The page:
The Global Climate Action Summit, which takes place in San Francisco, brings leaders together from around the world to celebrate climate achievements and secure commitments and action from countries to prevent global climate change and realize the Paris Agreement.
At the Summit, the Pacific Coast Collaborative (PCC) states of California, Oregon, Washington, and the province of British Columbia, along with the cities of Los Angeles, San Francisco, Oakland, Portland, Seattle and Vancouver are redoubling their commitment to lead in the fight against global climate change while expanding their clean energy economies. The impacts of extreme weather, wildfires and ocean acidification on communities along the West Coast of North America make it clear that there’s much at stake, health, homes and livelihoods, driving the need for regional collaboration to:
- reduce carbon emissions
- align building efficiency, renewable energy and organic waste systems
- integrate the region’s power grid
- develop an integrated low-carbon regional transportation system
- reduce food waste 50 percent by 2030
- build infrastructure resilience
- combat the growing threat of ocean acidification
- encourage innovation and job growth
The PCC represents the world’s fifth largest economy, a region of 55 million people with a combined GDP of $3 trillion. The PCC governments have released a Report Card that detailed their progress in developing a low-carbon future. Since 2008, regional nominal gross domestic product has grown by 32 percent while total regionwide emissions have declined more than six percent. Public and private-sector cooperation is transforming key economic sectors, putting the region on a path toward reducing emissions 80 percent below 1990 levels by 2050.
Statements from North American Pacific Coast Governors and Mayors
“Over the next week, we will welcome the world to the Pacific Coast and show that even those leading the climate charge can, and will, go even further,” says Gov. Edmund G. Brown, Jr. of California.
“Meeting the challenge of climate change, while growing our economy at the same time, is a moral and economic imperative. Our region has reduced carbon pollution by 6 percent since 2005, while our economy has grown by 20 percent. The PCC’s progress toward clean energy and greater efficiency positions our economies and communities for continued success in a climate-changed future,” says Gov. Kate Brown of Oregon.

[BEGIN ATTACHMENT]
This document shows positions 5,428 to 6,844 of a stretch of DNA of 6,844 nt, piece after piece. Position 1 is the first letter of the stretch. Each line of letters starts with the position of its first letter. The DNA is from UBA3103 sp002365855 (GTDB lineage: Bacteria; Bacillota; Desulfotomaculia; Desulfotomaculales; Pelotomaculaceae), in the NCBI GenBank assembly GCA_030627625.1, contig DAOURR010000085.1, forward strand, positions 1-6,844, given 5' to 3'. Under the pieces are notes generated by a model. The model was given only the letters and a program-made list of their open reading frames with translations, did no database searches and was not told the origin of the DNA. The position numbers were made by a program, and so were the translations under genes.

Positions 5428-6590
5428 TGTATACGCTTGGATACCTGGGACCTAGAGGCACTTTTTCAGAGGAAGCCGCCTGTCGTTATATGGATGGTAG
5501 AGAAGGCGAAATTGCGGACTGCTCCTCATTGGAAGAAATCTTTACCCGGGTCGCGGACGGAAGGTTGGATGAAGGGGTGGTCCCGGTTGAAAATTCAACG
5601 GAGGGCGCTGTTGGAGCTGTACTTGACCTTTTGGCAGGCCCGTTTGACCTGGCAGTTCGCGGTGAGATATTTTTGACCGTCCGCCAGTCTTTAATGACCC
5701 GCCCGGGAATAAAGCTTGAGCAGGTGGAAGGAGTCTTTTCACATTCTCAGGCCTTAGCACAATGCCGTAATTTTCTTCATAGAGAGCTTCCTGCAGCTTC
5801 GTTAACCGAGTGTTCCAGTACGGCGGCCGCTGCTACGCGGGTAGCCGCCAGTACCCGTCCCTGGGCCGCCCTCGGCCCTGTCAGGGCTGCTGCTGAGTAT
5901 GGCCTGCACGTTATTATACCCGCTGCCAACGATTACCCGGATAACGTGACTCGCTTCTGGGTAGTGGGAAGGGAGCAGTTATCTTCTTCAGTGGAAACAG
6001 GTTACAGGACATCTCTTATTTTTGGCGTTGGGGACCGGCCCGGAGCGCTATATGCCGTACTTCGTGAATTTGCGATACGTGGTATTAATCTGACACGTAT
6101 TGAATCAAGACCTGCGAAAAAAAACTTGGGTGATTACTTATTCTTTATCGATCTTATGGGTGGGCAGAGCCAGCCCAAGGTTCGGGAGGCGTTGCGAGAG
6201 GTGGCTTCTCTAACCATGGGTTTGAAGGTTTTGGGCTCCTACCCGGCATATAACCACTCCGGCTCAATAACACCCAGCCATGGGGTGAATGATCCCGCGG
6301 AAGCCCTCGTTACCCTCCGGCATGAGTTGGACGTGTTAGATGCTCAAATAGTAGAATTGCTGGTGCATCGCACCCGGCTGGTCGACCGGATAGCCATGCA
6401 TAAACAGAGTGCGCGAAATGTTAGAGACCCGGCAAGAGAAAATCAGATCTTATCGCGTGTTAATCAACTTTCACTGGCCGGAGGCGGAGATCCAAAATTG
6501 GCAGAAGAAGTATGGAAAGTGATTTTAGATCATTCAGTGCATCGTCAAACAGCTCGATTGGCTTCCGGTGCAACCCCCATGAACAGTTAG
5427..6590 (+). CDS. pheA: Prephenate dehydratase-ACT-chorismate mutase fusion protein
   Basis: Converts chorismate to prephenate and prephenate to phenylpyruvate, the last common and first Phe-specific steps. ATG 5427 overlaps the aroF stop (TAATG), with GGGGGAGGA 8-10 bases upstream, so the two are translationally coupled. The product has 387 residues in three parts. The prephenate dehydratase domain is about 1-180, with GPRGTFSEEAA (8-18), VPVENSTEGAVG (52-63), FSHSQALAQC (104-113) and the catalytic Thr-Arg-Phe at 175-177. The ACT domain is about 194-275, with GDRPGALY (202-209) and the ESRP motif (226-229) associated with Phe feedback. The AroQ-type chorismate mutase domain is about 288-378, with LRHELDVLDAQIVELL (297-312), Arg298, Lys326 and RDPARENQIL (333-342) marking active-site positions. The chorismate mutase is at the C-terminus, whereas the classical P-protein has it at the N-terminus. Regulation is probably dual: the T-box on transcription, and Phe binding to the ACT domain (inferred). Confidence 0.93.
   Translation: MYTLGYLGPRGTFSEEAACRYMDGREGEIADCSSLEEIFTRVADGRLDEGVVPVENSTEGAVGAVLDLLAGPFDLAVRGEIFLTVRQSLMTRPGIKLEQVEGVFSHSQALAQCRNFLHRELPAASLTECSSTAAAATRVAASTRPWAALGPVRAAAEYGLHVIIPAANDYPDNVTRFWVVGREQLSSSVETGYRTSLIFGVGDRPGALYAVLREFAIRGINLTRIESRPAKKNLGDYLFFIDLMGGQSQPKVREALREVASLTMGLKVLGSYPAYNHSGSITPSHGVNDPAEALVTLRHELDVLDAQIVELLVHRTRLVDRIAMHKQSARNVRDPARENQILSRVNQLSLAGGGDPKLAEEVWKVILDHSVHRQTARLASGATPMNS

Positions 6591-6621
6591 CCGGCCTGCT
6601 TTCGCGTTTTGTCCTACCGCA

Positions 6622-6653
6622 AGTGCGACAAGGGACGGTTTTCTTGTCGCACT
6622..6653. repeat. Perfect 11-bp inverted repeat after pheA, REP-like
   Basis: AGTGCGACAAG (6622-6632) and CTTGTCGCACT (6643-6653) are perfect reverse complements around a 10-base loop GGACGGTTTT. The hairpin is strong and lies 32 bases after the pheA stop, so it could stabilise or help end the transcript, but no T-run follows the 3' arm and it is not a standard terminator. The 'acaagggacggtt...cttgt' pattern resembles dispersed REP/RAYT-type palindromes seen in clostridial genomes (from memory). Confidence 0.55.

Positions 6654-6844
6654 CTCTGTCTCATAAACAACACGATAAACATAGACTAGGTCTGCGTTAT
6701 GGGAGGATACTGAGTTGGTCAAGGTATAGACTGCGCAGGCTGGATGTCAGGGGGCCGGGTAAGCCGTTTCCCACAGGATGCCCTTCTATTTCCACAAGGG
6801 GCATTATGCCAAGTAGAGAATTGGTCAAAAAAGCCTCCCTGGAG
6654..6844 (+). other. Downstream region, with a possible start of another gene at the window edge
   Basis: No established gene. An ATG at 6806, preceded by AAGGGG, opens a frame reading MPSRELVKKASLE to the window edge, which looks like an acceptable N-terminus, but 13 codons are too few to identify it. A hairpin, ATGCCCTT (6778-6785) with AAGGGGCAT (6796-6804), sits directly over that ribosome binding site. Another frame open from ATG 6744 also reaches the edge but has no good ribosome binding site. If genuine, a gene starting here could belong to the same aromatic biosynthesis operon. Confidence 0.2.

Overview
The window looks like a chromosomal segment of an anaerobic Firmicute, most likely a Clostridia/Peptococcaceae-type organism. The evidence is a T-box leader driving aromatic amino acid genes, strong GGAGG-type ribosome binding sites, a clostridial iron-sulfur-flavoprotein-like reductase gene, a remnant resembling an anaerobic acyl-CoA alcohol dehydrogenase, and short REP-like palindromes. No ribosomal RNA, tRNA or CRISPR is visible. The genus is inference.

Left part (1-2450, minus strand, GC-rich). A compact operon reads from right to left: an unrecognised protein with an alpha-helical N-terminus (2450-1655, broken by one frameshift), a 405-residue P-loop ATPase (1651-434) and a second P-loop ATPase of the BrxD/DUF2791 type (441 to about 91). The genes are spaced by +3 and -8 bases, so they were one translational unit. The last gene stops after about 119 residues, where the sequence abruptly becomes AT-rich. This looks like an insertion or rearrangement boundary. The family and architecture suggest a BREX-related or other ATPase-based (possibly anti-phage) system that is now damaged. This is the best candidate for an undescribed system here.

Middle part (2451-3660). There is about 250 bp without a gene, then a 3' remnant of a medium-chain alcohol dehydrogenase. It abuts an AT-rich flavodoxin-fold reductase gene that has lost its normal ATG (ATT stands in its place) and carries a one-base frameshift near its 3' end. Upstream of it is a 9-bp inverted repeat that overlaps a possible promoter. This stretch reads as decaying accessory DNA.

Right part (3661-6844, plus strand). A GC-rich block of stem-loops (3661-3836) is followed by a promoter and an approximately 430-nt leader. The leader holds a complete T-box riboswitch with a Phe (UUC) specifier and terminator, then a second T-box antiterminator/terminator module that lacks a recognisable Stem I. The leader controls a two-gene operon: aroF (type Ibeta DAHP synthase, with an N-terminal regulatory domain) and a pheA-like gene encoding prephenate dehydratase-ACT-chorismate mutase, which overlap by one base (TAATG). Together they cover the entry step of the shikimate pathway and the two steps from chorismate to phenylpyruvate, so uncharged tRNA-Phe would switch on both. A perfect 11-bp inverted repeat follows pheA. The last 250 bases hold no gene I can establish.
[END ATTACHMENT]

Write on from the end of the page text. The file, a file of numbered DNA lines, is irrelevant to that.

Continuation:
“The West Coast represents the world’s fifth largest economy and we are creating a blueprint for other regions,” says Gov. Jay Inslee of Washington state. “We are building a thriving, innovative economy that combats climate change and embraces a zero-emission future. Our efforts aren’t just building a clean energy economy, they’re also creating great places to live. Our communities are growing healthier and more prosperous, and attractive to new businesses and workers.”
“Vancouver is proud to be cutting our carbon pollution while having the fastest growing, most resilient economy in Canada. We’re attracting world-leading businesses thanks in part to our focus on building a healthier, 100 percent renewably powered future,” says Vancouver Mayor, Gregor Robertson.
“Seattle, aptly known as the Emerald City, is home to our nation’s greenest utility, and we have ambitious plans to reduce building emissions and to better connect our clean electricity with our transportation system. We are committed to this local-to-global effort to combat global climate change,” says Seattle Mayor, Jenny A. Durkan.
“Progressive and diverse cities like Oakland are increasingly where power and innovative action on climate resilience reside and I am proud to stand with more than 7,100 mayors in saying we are committed to a cleaner, greener future,” says Oakland Mayor, Libby Schaaf.
“Portland is ranked as one of the most sustainable cities in America, and we are improving our quality of life while reducing carbon pollution even as our population grows. We have decreased emissions by 19 percent (since 1990), while increasing jobs by more than 31 percent and population by 37 percent. Portland is showing the rest of the world that clean energy, sustainable development, and walkable communities mean local action is a smarter choice than federal inaction,” says Portland Mayor, Ted Wheeler.
“San Francisco continues to lead in the fight against climate change and the Global Climate Action Summit is a chance for our City and other Pacific Coast communities to take another major step forward,” says San Francisco Mayor, London Breed. “San Francisco has successfully reduced our greenhouse gas emissions by 30 percent from 1990 levels, while growing our economy by 111 percent and increasing our population by 20 percent. But in order to fully realize the ambitions of the Paris Climate Accord, we must continue to make bold commitments and accelerate actions that reduce emissions and move us towards a clean energy future. That is why, in addition to formally joining the Sierra Club’s nationwide clean energy campaign, San Francisco is committing to reducing landfill disposal by 50 percent by 2030 and ensuring all of our buildings are net-zero emissions by 2050.”
“Cities and states stand at the forefront of the fight against climate change across our country and around the world, and Los Angeles is leading the charge toward a future where our streets are free of fossil fuels, our homes are powered by clean energy, and everyone has access to cleaner air and healthier neighborhoods,” says Los Angeles Mayor, Eric Garcetti. “From putting electric buses on our roads to cutting emissions to creating good-paying jobs in the clean-tech sector, we are showing how we can grow our economy and save our planet at the same time.”